2
$\begingroup$

I was wondering what happens when i put a wire in which current flows parallel to a magnet, something like this: image where the straight line is the wire, the circle is a cylindrical magnet(with outgoing magnetic field) and the red line is a line force for the magnetic field of the wire. In particular i was wondering if the force on the magnet is directly proportional to the magnetic field produced by the wire. Thanks.

$\endgroup$

2 Answers 2

1
$\begingroup$

In particular i was wondering if the force on the magnet is directly proportional to the magnetic field produced by the wire.

If the magnet is far away from the wire, the force on the magnet can be expressed as

$$ \mathbf F = \mathbf m \cdot \nabla \mathbf B_w, $$

where $\mathbf m$ is magnetic moment of the magnet and $\nabla\mathbf B_w$ is a gradient of magnetic field of the wire at the position of the magnet (a tensor).

However, if the magnet gets close enough to the wire, the above formula breaks down - there is no single relevant value of the tensor that could be easily found and put into the above formula to obtain the right value of the force. Instead, similar formula can be integrated over the region containing the magnet:

$$ \mathbf F = \int_{magnet} \mathbf M(\mathbf x) \cdot \nabla \mathbf B_w(\mathbf x) d^3\mathbf x $$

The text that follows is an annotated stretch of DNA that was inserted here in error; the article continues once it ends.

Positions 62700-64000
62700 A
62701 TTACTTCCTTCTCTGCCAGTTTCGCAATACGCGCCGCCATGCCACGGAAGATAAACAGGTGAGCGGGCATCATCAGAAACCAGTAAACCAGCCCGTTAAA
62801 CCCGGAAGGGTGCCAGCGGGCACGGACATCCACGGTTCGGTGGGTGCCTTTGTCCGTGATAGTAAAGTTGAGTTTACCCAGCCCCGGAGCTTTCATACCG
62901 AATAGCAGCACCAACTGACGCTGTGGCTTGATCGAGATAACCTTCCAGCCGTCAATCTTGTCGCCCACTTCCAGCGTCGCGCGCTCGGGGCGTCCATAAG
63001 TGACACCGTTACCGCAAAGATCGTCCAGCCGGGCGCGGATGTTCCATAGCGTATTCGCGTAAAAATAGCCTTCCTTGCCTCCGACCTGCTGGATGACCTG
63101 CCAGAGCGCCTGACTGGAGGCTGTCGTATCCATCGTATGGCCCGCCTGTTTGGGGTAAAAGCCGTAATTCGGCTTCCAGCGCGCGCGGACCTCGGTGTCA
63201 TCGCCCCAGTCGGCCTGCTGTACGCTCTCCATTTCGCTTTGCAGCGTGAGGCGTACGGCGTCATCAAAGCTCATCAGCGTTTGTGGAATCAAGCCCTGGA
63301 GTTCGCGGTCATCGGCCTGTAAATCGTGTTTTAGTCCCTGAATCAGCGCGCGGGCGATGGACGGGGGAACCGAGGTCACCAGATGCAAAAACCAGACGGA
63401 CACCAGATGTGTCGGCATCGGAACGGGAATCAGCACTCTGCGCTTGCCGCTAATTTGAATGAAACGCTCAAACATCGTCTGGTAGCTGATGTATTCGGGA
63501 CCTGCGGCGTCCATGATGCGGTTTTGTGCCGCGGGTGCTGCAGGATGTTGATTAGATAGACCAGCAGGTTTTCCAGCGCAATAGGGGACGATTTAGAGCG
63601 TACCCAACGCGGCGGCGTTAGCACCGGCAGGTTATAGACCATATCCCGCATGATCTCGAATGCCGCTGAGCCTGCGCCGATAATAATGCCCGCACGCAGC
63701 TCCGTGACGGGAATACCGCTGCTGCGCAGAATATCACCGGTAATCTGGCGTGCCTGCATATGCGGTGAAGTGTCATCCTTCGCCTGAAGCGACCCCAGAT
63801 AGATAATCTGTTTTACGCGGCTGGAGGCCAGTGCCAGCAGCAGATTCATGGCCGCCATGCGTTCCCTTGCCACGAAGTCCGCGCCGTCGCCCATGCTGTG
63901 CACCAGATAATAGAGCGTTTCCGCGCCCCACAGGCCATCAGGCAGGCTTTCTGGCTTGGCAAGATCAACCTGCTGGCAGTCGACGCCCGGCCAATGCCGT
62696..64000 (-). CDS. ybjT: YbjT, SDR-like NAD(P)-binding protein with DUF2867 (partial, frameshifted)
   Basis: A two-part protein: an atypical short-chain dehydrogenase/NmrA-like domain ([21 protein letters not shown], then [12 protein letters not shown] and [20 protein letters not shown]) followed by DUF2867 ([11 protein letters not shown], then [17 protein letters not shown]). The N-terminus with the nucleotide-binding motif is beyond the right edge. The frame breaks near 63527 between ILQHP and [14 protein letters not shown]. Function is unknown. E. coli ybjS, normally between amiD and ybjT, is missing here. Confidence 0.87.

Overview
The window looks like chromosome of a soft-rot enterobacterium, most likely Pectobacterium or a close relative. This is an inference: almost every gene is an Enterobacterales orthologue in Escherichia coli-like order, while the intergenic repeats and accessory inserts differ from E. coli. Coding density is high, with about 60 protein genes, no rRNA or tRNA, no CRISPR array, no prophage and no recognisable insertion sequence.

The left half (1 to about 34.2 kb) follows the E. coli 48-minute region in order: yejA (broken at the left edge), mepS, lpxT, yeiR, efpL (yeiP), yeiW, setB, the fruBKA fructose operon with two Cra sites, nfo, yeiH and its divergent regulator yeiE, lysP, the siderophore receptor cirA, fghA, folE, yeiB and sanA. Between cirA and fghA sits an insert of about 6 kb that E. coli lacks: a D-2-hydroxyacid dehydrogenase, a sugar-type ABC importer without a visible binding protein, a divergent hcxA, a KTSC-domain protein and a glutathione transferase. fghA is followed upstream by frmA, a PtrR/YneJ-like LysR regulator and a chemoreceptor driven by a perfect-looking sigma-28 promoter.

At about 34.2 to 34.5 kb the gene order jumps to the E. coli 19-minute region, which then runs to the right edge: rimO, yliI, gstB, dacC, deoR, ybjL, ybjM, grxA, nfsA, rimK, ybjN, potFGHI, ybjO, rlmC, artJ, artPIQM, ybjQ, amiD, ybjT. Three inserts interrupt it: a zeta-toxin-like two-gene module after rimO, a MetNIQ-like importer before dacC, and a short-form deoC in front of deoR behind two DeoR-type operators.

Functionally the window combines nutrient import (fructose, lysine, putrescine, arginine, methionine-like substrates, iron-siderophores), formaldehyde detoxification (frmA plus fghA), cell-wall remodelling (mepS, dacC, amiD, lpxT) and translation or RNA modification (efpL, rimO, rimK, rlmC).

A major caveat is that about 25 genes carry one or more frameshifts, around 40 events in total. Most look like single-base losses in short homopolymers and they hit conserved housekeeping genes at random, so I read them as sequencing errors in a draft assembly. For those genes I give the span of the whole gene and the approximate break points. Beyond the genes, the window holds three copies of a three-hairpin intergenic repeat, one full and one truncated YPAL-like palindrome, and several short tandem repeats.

where $\mathbf M$ gives magnetic moment of the magnet per unit volume.

Still, the magnetic field $\mathbf B_w$ at all positions is proportional to the current in the wire. From this and the last equation, it follows that the force $\mathbf F$ on the magnet is proportional to the current in the wire.

$\endgroup$
2
  • $\begingroup$ Well, but then, if I assume $\mathbf B_w = \frac{\mathbf k}{\sqrt{\mathbf x^2 + \mathbf y^2}}$ and $\mathbf B \parallel m$ then I get $\mathbf F = - \mathbf m \mathbf k \left(\frac{\mathbf x}{(\mathbf x^2 + \mathbf y^2)^{3/2}; \frac{\mathbf y}{(\mathbf x^2 + \mathbf y^2)^{3/2}; 0\right)$ and if I assume that $\mathbf y \to 0$ then $\mathbf r \to \mathbf x$ and $\mathbf F \sim \frac{1}{\mathbf r^2}$ so at the end $\mathbf F \sim \mathbf B^2$? $\endgroup$
    – user417679
    Commented Jun 22, 2014 at 8:16
  • $\begingroup$ Can't edit the previous comment, but the missing part is that $\mathbf F = - \mathbf m \mathbf k \left(\frac{\mathbf x}{(\mathbf x^2 + \mathbf y^2)^{3/2}}; \frac{\mathbf y}{(\mathbf x^2 + \mathbf y^2)^{3/2}}; 0\right)$ $\endgroup$
    – user417679
    Commented Jun 22, 2014 at 8:26
1
$\begingroup$

Yes the force on the magnet or the wire is directly proportional to the the strength of the magnet and amount of current in the wire. F=BLI force on a wire= magnetic field strength x length of wire x current in wire

$\endgroup$
3
  • $\begingroup$ Could you recommend a source? Or is there any simple way to deduce it? $\endgroup$
    – user417679
    Commented Jun 21, 2014 at 14:53
  • $\begingroup$ f=BLI @user51851 force on a wire = magnetic field strength x length x magnitude of current $\endgroup$
    – Drew
    Commented Jun 21, 2014 at 15:18
  • $\begingroup$ Maybe I have not explained it well but I want to know the force on the magnet not on the wire. $\endgroup$
    – user417679
    Commented Jun 21, 2014 at 15:44

Your Answer

By clicking “Post Your Answer”, you agree to our terms of service and acknowledge you have read our privacy policy.

Not the answer you're looking for? Browse other questions tagged or ask your own question.